Drywall help, please!

sissyzDecember 10, 2010

This is a picture of the ceiling in my 4 year-old bathroom.

After some research, I discover these are probably "nail pops". I've read 2 ways to cure this. Since the nail has come away from the stud, is it true it is not doing any good, now? Is it proper to pull it out, now?

It also looks like a bit of the tape is coming loose, (the straight line?). Can I try repairing this with a bit of glue?

This problem is less than one half inch in length, there are 7 of the nail pops and two areas where the tape looks like it is coming up.

I have zero confidence in me being able to fix this, but that also happens to be my budget!!!

I gratefully ask for any and all suggestions!


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First, yes, those are nail pops.

Second, you can learn to fix nail pops. I spent six years of Saturdays helping complete(their descriptions) home improvement nerds learn basic skills. All while they were helping build houses for Habitat for Humanity.

First, it helps to know what causes nail pops. Basically, the sheetrock(what the stuff is called before it is installed) is nailed to the wall studs and ceiling joists. What you have is ceiling problems caused by the joists moving independently of the walls or other ceiling joists.

It is usually best to remove the nails, but that would cause more damage in the situation in your pictures. If you were to wait until the nails come out more and were easier to pull, that would be one way. The other way is to use a punch and drive the nails through the sheetrock. You can fix the holes after installing screws to replace the nails.

To install screws, you need a drill---cordless or corded is fine. Then you need a dimpler. $5 at most home improvement stores. A dimpler allows anyone to correctly install sheet rock screws. For ceiling sheetrock, you need about 3 or 4 screws about 1&3/4" long for the area you need to repair. You should be able to buy a small amount at a home improvement store. You will propbably need more for future pops, since nail;s temd to keep popping until replaced.

Install a screw about a half inch from the where the nails are---in the same line. The dimpler will set the screw head just lower than the surface of the sheetrock.

Then, using drywall patch or spackle and a putty knife, simply fill the holes and smooth the surface level.

Let dry according to repair product instructions, and prime. You should be able to buy sheet rock primer in a spray can for touch up areas.

Then paint with ceiling white, also should be available in spray cans.

The hardest part of the whole repair job is getting out or punching through the popped nails.

    Bookmark   December 10, 2010 at 6:36PM
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Green lumber is a cause of nail pops; the wood shrinks and the nail is left protruding. The cure is to set the nails again and fill the dimple with compound. If you want to add insurance, catch and retain the head of the old nail with another nail adjacent to it. The new nail will not pop as the lumber is now stable.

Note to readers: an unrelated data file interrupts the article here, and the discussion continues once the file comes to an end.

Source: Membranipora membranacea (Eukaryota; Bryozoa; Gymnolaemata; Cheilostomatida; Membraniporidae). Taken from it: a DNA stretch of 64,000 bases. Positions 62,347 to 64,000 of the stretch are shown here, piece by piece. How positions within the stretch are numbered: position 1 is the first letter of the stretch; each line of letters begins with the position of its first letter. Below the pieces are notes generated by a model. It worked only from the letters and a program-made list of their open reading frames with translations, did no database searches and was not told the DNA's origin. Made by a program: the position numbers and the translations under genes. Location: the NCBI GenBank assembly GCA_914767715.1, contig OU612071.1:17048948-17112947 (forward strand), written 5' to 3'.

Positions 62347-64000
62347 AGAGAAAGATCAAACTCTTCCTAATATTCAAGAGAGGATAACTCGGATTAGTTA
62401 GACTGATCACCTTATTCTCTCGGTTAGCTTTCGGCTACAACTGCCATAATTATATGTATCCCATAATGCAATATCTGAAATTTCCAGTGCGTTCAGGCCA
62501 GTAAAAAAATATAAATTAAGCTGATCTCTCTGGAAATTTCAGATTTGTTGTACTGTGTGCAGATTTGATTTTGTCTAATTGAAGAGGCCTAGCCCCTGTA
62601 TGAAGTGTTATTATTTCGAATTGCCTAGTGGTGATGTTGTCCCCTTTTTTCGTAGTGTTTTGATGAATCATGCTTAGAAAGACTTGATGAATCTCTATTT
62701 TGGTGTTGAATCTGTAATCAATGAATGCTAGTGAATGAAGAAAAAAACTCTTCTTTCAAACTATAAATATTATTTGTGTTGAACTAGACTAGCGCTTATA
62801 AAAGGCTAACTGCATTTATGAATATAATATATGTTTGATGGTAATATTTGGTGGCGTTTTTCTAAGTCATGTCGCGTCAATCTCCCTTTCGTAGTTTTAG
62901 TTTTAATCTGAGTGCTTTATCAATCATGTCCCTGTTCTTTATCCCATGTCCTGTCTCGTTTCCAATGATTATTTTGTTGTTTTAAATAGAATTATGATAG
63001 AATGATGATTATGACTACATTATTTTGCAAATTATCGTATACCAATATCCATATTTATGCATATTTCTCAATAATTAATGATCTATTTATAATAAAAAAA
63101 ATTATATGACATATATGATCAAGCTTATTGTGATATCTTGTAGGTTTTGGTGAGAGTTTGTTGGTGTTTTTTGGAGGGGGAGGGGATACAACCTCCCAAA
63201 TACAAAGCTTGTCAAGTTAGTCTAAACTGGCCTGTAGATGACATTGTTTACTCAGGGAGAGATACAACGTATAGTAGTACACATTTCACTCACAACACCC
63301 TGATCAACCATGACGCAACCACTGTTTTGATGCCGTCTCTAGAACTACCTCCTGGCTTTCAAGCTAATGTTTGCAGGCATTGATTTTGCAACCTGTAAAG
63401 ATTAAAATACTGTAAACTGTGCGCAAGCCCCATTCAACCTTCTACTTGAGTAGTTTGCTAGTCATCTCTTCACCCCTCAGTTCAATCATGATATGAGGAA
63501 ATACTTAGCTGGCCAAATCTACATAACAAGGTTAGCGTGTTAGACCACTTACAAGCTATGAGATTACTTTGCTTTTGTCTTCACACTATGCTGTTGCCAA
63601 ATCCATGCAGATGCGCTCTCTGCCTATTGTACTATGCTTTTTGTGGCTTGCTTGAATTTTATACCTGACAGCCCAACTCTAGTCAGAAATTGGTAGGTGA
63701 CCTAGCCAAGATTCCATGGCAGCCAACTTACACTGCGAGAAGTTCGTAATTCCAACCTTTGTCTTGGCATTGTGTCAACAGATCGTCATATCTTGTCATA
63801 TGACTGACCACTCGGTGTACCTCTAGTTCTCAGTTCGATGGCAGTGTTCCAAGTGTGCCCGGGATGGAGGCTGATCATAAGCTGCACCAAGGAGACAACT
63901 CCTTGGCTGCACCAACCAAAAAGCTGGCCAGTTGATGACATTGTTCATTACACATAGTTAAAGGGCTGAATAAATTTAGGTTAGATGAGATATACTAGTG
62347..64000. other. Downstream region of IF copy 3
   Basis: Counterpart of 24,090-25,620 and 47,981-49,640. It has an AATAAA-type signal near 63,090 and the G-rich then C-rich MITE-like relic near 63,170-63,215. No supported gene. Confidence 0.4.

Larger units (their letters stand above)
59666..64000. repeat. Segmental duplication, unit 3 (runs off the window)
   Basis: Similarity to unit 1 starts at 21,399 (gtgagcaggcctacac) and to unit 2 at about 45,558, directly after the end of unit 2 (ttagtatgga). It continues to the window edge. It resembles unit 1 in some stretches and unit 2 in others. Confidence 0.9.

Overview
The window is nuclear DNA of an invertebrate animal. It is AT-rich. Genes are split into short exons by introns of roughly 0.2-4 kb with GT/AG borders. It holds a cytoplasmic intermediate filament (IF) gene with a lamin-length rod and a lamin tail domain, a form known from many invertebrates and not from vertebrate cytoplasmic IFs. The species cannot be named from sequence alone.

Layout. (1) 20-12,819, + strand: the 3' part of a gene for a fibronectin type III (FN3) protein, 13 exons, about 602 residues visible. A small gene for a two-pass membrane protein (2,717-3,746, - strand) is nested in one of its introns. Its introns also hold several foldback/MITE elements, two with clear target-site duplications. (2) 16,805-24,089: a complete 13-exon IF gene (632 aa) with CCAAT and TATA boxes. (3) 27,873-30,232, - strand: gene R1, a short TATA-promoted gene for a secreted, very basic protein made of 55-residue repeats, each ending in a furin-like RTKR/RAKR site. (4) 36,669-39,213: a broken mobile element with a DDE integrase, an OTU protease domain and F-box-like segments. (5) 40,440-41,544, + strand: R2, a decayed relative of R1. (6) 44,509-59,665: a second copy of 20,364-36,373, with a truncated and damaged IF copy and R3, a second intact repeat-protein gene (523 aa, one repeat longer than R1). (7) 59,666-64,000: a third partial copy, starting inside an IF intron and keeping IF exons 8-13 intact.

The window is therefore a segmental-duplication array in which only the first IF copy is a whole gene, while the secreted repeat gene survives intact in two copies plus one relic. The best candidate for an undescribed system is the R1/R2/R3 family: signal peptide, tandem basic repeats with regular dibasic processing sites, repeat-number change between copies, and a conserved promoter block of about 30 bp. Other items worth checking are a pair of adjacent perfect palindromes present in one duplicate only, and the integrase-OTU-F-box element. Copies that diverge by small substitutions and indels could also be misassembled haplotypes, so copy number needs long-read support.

As stated above, you could pull the nail, replace with a screw, etc., but if there is no underlying problem, my method will suffice.

    Bookmark   December 10, 2010 at 7:08PM
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Just take a knife and remove the loose stuff then hit the nail with a hammer....lightly! and add a couple nails or screws on either side and countersink.. Then spackle and sand flush. The trick with any drywall patch like that is to dimple the area ( wack with a hammer lightly) and then patch. Any repair should first be brought below the surface (dimpled) and then brought back flush with surface. I'm better at doing than saying but I hope it helps.

    Bookmark   December 11, 2010 at 10:20PM
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If you cannot drive the nail ALL the way in to the stud -- you gotta remove it -- or it will pop again. MUCH better to pull it out, even if there is a little drywall damage.

While you can use deck screws, I don't think I've ever had a sheetrock screw break because of torque. If that's happening to you, you need to adjust your drill/driver.

    Bookmark   December 26, 2010 at 3:07PM
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"While you can use deck screws, I don't think I've ever had a sheetrock screw break because of torque. If that's happening to you, you need to adjust your drill/driver."

No. If you try to pull in a nail with a regular drywall screw, it will break about every other time. And the method I described works - I have used it many times in my own home with long-term success.

    Bookmark   December 26, 2010 at 5:52PM
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All this advice has helped me. I have replaced the nails with screws. I have added 2 helpings of joint compound which are drying now. I have used shellac based primer and sanded and done things I've never done before in MY LIFE!!!
I have taken photos of my progress and when I am finished, I will post them, because I'm so grateful to all this help!

    Bookmark   December 30, 2010 at 10:47PM
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Way to go. A couple things for the future. Make sure your compound is completely dry before priming. Also, it's ok and easier to use water-based primer (after wiping off the dust from sanding.)

One final note, different ceiling paints have different shades of whiteness. (eg. behr is often much whiter than what folks have) Try to keep the repair as small as possible in case you don't match the color exactly.

    Bookmark   October 3, 2012 at 8:25AM
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